Advertisement
Chris Webber’s “Timeout” Blunder Lives in College Basketball Infamy
AP Photo/Susan Ragan, File

Chris Webber bailed out the ref.

The 64,000 in attendance ? and the 35 million watching on TV ? saw the Michigan Wolverines forward snag a missed Pat Sullivan free-throw and travel. The three men in the striped shirts missed it.

The plan was to get Jalen Rose the ball to make a play for himself or create a look for Webber. UNC defender George Lynch refuted the outlet pass.

Webber debates if he should make the pass or call a timeout. He hesitates, travels, and takes the ball up the court himself.

Realizing time was against him, he dribbles toward the Michigan bench. A double team surrounds him, and he signals the nail in the coffin “T”. The scoreboard read zero timeouts.

Head coach Steve Fisher had addressed the situation in the huddle of their last break in the action. Technical foul.

Up 73-71, the North Carolina Tar Heels received two foul shots and possession. UNC guard Donald Williams hit both to give his team a four-point lead and secure Dean Smith’s second NCAA championship.

The infamous play signaled the end of the game, and the end of a cultural phenomenon.

Chris Webber’s Timeout

RELATED: Chris Webber Dated Tyra Banks Before Finding His Forever Love

Jalen Rose, Jimmy King, Juwan Howard, Ray Jackson, Rob Pelinka, and any player wearing a Michigan jersey were distraught. The clock had 11 ticks until the buzzer, but their fate was all but sealed.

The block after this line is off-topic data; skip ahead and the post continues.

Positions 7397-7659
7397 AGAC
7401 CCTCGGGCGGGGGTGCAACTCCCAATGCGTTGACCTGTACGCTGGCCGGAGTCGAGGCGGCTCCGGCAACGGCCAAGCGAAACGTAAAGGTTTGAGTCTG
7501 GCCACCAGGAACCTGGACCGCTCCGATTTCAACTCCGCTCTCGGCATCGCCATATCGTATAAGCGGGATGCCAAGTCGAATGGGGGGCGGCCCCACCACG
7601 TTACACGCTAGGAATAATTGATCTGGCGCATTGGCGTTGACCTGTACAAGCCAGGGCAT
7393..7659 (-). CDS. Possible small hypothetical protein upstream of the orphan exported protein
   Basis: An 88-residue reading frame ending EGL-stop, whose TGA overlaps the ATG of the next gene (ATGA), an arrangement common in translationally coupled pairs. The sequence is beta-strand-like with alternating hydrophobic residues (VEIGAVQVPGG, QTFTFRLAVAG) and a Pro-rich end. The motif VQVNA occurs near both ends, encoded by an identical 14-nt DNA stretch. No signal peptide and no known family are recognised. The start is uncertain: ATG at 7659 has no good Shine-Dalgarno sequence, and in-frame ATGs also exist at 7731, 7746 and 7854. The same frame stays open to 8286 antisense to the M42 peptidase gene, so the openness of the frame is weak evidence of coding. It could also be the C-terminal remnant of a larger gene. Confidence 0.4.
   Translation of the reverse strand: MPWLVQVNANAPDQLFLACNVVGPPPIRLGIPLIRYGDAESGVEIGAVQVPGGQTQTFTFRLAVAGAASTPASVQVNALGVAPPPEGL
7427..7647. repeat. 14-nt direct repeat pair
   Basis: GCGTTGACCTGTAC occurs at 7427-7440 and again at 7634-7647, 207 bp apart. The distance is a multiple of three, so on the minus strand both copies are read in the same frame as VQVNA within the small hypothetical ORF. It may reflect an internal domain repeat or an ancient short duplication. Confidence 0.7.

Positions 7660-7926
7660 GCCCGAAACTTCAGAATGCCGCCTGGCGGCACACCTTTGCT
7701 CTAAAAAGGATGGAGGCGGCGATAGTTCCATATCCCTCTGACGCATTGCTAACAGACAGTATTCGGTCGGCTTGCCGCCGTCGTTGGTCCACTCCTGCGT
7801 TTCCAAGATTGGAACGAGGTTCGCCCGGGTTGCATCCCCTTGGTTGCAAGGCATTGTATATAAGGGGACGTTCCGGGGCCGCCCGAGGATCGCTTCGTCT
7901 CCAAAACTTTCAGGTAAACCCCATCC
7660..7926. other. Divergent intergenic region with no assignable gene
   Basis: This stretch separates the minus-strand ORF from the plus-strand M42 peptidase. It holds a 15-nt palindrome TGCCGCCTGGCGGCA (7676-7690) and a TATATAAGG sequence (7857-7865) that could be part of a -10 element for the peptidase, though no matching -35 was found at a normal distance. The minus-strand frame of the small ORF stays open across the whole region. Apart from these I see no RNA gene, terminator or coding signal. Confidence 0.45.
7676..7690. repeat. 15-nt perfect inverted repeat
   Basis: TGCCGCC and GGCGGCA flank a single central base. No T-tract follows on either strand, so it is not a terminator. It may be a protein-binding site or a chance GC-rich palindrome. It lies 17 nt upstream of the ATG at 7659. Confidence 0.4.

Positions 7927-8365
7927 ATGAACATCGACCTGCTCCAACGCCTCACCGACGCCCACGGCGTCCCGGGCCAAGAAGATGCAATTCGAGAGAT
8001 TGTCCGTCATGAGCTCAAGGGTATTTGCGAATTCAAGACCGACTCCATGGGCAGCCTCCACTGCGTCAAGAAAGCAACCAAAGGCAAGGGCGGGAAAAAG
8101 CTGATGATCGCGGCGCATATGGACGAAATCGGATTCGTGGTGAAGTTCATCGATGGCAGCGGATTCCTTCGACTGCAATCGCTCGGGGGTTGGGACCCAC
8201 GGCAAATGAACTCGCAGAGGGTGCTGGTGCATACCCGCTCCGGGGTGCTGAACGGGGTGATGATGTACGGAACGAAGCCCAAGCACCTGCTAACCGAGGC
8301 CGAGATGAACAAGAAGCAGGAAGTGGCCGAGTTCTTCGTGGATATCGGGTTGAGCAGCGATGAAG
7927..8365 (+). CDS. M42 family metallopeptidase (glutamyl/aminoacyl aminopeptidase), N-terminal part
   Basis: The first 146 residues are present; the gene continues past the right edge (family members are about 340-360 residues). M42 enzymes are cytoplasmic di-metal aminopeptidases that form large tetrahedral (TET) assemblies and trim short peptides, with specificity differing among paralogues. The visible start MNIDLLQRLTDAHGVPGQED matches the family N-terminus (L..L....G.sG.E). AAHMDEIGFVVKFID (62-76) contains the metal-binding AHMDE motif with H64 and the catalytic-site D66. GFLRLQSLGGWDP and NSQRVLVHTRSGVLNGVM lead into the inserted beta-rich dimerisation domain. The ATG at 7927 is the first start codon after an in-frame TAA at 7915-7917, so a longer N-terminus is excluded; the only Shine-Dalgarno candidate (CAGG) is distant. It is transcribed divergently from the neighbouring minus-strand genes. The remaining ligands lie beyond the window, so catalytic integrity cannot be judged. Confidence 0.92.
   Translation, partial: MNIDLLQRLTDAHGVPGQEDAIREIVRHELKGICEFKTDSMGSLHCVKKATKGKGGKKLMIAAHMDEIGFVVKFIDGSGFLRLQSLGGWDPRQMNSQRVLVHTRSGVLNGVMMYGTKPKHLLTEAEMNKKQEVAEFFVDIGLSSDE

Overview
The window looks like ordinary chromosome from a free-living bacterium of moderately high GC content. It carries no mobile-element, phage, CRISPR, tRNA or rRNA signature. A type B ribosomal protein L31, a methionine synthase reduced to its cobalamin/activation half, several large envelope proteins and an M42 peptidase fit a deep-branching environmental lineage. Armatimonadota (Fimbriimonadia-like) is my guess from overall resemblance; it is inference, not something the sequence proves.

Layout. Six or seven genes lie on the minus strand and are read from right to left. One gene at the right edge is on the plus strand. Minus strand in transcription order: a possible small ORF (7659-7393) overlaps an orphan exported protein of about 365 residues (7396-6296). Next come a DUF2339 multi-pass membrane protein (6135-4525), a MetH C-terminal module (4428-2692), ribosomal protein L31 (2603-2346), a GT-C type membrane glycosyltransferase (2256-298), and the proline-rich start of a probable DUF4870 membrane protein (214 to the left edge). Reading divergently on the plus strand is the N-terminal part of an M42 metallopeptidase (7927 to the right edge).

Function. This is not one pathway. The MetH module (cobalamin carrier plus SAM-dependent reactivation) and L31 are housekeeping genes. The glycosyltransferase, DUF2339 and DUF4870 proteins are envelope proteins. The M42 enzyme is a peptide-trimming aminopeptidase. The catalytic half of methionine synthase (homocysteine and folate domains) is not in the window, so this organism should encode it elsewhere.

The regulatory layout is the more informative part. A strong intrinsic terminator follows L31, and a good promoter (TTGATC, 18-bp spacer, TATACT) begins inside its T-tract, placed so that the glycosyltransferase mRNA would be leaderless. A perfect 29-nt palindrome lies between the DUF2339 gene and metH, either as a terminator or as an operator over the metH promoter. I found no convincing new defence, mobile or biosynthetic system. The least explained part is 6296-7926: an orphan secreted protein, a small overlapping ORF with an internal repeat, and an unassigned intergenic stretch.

Advertisement

The gravity of the mistake piled on Webber. His teammates tried to pick him up. Without him, the Wolverines wouldn’t have rolled through the Elite Eight and Final Four to the national championship game.

Webber answered Tar Heels center Eric Montross’ 16 points and Williams’ 25 with 23 of his own. He led the team in scoring and rebounding for the season. In the semifinals matchup of the Rainbow Classic in Hawaii earlier in the year, Webber’s 27 points and 8 rebounds helped defeat UNC 79-78.

This one hurt, though.

Michigan had done everything short of winning the NCAA Tournament in the two years of the Fab Five era. They played with attitude, they wore baggy shorts, they were young and exciting, they were the antithesis to the Duke Blue Devils, UCLA Bruins, Kentucky Wildcats and Arizona Wildcats. They were college basketball pioneers.

The story was supposed to end with a trophy and confetti.

It ended with a tears. On the Michigan bus departing New Orleans’ Superdome the only sound was Webber crying with his mother, who Fisher allowed to join.

The star power forward went on to be the No. 1 overall pick in the 1993 NBA Draft and have a solid career that included five All-Star appearances. Rose, Howard, King, and Jackson went on to be NBA players as well.

Advertisement

Webber avoids addressing the national title game and his time in Ann Arbor. In 2002, the university vacated the 1992-93 season due to players receiving payments and improper benefits from boosters. Webber was among the main beneficiaries.

History looks at the blunder as solely Webber’s. Had he not called the fateful timeout and Michigan pulled out the victory, it would’ve been the zebras mistake to bear.

He could be remembered as a March Madness hero and not a tragedy.

MORE: Kris Jenkins? Championship Buzzer-Beater Was a Storybook Ending

Joe Grobeck About the author:
Joe is a graduate of the University of Nebraska-Lincoln and lives in Austin, Texas. He believes Ndaumkong Suh should've won the 2009 Heisman and is an avid basketball fan.
View More Articles

Stories You Might Like